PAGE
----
Is there any way to restore/create hardlinks lost in incremental backups?
cl at isbd.net
Fri Dec 11 11:53:28 UTC 2020
Paul Slootman via rsync <rsync at lists.samba.org> wrote:
> On Thu 10 Dec 2020, Chris Green via rsync wrote:
> > Occasionally, because I've moved things around or because I've done
> > something else that breaks things, the hard links aren't created as
> > they should be and I get a very space consuming backup increment.
> > Is there any easy way that one can restore hard links in the *middle*
> > of a series? For example say I have:-
> > day1/pictures
> > day2/pictures
> > day3/pictures
> > day4/pictures
> > day5/pictures
> > and I notice that day4/pictures is using as much space as
> > day1/pictures but all the others are relatively small, i.e.
> > day2 day3 and day5 have correctly hard linked to the previous day but
> > day4 hasn't.
> > It needs a tool that can scan day4, check a file is identical with the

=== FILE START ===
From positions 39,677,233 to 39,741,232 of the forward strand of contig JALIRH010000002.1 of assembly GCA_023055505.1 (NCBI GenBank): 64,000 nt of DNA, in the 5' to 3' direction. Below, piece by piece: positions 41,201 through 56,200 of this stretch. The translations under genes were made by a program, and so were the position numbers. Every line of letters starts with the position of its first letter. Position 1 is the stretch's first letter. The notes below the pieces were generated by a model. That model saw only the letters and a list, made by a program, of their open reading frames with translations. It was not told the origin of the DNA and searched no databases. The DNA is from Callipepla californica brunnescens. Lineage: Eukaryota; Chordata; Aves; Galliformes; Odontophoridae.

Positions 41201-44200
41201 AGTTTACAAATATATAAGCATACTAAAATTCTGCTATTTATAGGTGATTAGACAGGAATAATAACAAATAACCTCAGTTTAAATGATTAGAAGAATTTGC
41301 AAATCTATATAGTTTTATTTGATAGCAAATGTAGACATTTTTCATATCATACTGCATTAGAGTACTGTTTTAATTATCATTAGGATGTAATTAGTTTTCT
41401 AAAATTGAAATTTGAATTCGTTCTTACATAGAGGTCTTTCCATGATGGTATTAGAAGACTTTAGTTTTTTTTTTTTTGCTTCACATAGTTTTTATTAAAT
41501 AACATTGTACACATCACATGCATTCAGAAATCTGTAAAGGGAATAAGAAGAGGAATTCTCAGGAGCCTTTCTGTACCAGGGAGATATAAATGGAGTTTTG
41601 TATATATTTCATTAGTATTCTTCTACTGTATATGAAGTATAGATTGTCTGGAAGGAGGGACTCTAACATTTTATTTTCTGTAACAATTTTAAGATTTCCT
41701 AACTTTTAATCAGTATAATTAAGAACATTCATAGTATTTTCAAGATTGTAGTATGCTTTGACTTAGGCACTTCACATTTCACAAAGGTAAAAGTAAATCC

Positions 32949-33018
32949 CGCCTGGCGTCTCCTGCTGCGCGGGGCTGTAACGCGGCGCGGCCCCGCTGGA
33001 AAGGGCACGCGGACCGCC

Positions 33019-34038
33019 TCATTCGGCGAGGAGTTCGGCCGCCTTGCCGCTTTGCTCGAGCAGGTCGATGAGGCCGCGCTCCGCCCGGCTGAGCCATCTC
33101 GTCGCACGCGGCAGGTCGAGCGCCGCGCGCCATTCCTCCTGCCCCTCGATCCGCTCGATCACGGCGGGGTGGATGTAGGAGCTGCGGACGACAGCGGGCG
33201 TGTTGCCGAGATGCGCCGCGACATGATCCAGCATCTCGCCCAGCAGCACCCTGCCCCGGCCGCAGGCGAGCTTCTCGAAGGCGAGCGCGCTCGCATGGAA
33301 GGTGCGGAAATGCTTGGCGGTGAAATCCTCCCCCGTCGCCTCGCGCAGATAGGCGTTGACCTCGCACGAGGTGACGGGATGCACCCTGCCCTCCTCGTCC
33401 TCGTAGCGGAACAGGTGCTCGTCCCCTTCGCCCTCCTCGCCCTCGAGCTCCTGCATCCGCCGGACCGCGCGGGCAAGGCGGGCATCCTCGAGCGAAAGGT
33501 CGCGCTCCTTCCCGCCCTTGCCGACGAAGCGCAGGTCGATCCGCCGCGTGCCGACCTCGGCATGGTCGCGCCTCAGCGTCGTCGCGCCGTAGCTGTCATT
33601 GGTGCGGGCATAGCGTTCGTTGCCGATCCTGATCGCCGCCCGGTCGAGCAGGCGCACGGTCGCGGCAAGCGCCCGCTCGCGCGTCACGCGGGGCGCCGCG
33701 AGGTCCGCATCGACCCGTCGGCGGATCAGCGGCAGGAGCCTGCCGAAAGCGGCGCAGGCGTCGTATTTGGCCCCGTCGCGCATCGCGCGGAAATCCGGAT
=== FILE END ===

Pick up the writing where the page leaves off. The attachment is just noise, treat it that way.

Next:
> > one in day3 then hardlink it without losing the link from day5.
> If you have these files that are hardlinked:
> And these are hardlinked, but to a different inode:
> then there is no way of linking the second group to the first in one
> step; you will have to individually link day3/pictures/1.jpg to
> day4/pictures/1.jpg and then day3/pictures/1.jpg (or
> day4/pictures/1.jpg) to day5/pictures/1.jpg.
> It's not like a group of directory entries that are hardlinked to one
> inode are some sort of actual group; they just happen to be directory
> entries that point to the same inode number. There is no other relation
> between those directory entries.
> So you will have to incrementally process each next day against the
> previous day.
Yes, that's what I have done, wrote a trivial[ish] script that copied
all the backups to a new destination sequentially (using --link-dest)
and then removed the original tree, having checked the new backups
were OK of course.
Fortunately I have lots of spare space on the backup system at the
moment having just upgraded it with a new 8Tb drive, so duplicating
the whole backup wasn't an issue (though rather slow because it was
from and to the same drive).
> If I make a significant change in such a directory structure (e.g.
> renaming a directory) I try to remember to do the same thing on the
> backup which some say is wrong, but it saves a lot of space, like you
> discovered :)
Yes, I've sometimes done that.
More information about the rsync